Definition of emulsion in English:

emulsion

noun

  • 1A fine dispersion of minute droplets of one liquid in another in which it is not soluble or miscible:

    ‘oil beaten to an emulsion with a half tablespoonful of vinegar’
    • ‘Cationic bitumen emulsions break by means of physicochemical interactions between the emulsion particles and the mineral aggregate.’
    • ‘The Houston chemical plant is their only producer of the emulsion styrene butadiene rubber, the raw material used to fabricate tires, belts and hoses.’
    • ‘This produces structures known as micelles, giving fatty acids the ability to form emulsions.’
    • ‘Clearly, a system that can create an emulsion with uniform droplet sizes would simplify the data analysis.’
    • ‘To prepare a stable emulsion, an emulsifier must be added that facilitates emulsification of the two immiscible phases and promotes stability.’
    • ‘An oil-in-water emulsion is created by dispersing oil droplets in an aqueous phase.’
    • ‘The binder may be dissolved in a solvent, or in the form of an emulsion or colloidal dispersion in water.’
    • ‘The dermal barrier composition is moisture activated, and remains inert until the hydrophobic and hydrophilic polymer emulsions contact a suitable substrate such as human skin.’
    • ‘Her PhD thesis investigated the role of surfactants and emulsions in the petrochemical industry, and detailed the chemical mechanisms involved in road making.’
    • ‘Industry preparation of bitumen emulsions often requires that acid (commonly hydrochloric or phosphoric acid) be used as part of the emulsion formulation.’
    • ‘Insecticides and miticides may be purchased in forms such as dusts, wettable powders, liquid concentrates, flowables, granules, oil emulsions, aerosol sprays, baits and fumigants.’
    • ‘They had developed and patented a form of fuel that uses emulsions of water and petroleum as replacements for traditional fuels.’
    • ‘Latex emulsions are made up of polymeric materials suspended in an aqueous solvent by a surfactant.’
    • ‘Liquid polymer emulsions are used for dust control and soil and slope stabilization.’
    • ‘It had become an experimental fact that both solutes and Brownian emulsions obey the gas laws.’
    • ‘Thus, the selection of the emulsifier used in the preparation of bitumen emulsions is a critical factor in road making applications.’
    • ‘As the various ingredients begin to solidify, their surface properties change, weakening the emulsion so that the fat droplets can coalesce still further during the freezing phase.’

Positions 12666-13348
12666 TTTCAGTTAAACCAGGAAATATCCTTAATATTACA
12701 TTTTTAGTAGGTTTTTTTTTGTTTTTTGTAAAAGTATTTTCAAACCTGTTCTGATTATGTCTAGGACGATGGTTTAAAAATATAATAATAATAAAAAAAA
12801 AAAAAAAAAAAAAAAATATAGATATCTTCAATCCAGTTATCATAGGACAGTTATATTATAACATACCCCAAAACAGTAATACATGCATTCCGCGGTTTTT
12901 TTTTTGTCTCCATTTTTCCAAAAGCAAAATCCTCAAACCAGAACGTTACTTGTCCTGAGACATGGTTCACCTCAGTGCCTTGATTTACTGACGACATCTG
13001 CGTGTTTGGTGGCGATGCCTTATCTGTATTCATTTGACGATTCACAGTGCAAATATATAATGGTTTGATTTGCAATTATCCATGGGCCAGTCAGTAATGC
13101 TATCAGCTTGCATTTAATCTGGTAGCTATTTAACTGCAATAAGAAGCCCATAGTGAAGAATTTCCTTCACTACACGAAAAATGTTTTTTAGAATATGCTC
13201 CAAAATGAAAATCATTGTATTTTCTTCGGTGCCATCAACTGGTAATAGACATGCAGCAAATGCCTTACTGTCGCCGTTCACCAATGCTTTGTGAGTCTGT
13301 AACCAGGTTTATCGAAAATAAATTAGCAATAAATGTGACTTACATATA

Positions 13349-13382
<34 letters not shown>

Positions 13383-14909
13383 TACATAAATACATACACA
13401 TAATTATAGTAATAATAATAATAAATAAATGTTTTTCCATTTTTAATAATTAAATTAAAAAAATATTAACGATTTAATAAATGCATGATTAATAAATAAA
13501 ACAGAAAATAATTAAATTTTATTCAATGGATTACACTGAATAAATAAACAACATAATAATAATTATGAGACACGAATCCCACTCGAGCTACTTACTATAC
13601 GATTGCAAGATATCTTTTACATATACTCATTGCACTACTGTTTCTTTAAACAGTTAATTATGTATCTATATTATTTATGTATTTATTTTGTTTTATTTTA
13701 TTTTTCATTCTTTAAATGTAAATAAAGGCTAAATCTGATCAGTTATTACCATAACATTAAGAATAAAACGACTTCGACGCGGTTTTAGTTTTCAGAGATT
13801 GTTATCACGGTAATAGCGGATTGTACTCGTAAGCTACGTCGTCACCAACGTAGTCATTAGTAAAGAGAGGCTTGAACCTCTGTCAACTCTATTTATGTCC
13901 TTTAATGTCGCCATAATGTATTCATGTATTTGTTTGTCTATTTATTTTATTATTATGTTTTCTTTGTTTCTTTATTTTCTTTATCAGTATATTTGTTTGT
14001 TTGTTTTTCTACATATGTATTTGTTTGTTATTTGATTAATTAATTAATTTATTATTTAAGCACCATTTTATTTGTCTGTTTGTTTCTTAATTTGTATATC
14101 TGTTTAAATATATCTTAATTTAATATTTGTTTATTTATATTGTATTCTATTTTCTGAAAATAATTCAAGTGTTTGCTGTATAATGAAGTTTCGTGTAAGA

• ‘Do not use kerosene or fuel oil emulsions as they can cause undesirable flavors in fish.’
    • ‘Today, a typical sun protection product consists of a UV absorber in a base, which may be alcohol, oil, or more frequently, an emulsion.’
    • ‘This allows the fluorescent microspheres to behave like the aqueous droplets in the emulsion.’
    1. 1.1 A fine dispersion of one liquid or pureed food substance in another:
      ‘ravioli with pea and ginger emulsion’
      • ‘Country cooking of the Mediterranean relied on breadcrumbs to help form an emulsion base for a cold sauce, also known as a rouille.’
      • ‘Such was the case with a recent special in which morel caps were stuffed with chicken mousse and served in an emulsion of foie gras and truffle juice.’
      • ‘For the apple emulsion: In a small saucepan over medium-high heat combine juice and honey and reduce by two-thirds.’
      • ‘Froth corn emulsion with hand blender.’
      • ‘Place in center of plate, surround with coconut curry emulsion, garnish with pear and almond mixture and serve.’
      • ‘The tantalising luncheon menu featured a starter of lemon infused monkfish brochette with a bell pepper emulsion followed by a consomme of chicken raviolis.’
      • ‘Place sliced asparagus on top of the herb emulsion.’
      • ‘Common emulsions used in cookery are milk, cream, and butter, and made sauces such as mayonnaise.’
      • ‘Creaming will occur over time with all emulsions in which there is a difference in the density of the two phases.’
      • ‘Crack the three or four eggs into a kitchen blender, whisk for thirty seconds and you get instant consistent pure egg emulsion every time!’
      • ‘Yogurt, ice cream, and whipped cream are also emulsions.’
      • ‘Once the egg emulsion is at the proper temperature, add hot milk to egg mixture, 1/8 of a cup at a time.’
      • ‘For the curry emulsion, in a deep saute pan heat the clarified butter over low heat.’
  • 2British [mass noun] A type of paint used for walls, consisting of pigment bound in a synthetic resin which forms an emulsion with water:

    ‘three coats of white emulsion’
    • ‘Cement paints, masonry paints or exterior grade emulsion are suited to concrete surfaces.’
    • ‘Use matt white emulsion paint as an undercoat for the tip.’
    • ‘Picture frames, bought cheaply from a homestore chain, can be painted in white emulsion to give a driftwood look.’
    • ‘The amount of pigment to emulsion will vary from colour to colour.’
    • ‘He'd made it brighter by painting all the walls in lurid yellow emulsion.’
    • ‘As a general rule, the sequence is primer and undercoat on the woodwork, followed by two coats of emulsion on the walls, then a careful top coat around the woodwork.’